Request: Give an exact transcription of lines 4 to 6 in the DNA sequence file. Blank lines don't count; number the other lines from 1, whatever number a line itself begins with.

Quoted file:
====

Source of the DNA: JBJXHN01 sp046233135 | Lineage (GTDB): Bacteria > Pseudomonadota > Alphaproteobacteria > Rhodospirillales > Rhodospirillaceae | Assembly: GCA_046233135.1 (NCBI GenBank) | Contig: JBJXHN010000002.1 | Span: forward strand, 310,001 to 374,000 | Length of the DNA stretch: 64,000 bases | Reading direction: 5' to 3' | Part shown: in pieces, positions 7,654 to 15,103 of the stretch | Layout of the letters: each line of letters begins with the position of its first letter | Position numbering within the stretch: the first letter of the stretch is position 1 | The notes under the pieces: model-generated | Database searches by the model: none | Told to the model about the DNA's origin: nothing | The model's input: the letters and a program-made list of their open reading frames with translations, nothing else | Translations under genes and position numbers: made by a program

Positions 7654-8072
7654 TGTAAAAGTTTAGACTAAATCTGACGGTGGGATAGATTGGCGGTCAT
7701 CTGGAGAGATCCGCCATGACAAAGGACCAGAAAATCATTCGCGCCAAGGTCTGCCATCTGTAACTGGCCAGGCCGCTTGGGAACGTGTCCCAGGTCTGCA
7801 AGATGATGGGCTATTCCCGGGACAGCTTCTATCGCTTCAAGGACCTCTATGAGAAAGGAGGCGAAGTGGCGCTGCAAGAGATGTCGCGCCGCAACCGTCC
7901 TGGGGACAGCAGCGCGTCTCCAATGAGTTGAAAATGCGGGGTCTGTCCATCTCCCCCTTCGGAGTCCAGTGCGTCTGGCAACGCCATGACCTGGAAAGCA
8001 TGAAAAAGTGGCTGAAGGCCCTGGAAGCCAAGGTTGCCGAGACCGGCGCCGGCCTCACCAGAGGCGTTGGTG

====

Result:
7701 CTGGAGAGATCCGCCATGACAAAGGACCAGAAAATCATTCGCGCCAAGGTCTGCCATCTGTAACTGGCCAGGCCGCTTGGGAACGTGTCCCAGGTCTGCA
7801 AGATGATGGGCTATTCCCGGGACAGCTTCTATCGCTTCAAGGACCTCTATGAGAAAGGAGGCGAAGTGGCGCTGCAAGAGATGTCGCGCCGCAACCGTCC
7901 TGGGGACAGCAGCGCGTCTCCAATGAGTTGAAAATGCGGGGTCTGTCCATCTCCCCCTTCGGAGTCCAGTGCGTCTGGCAACGCCATGACCTGGAAAGCA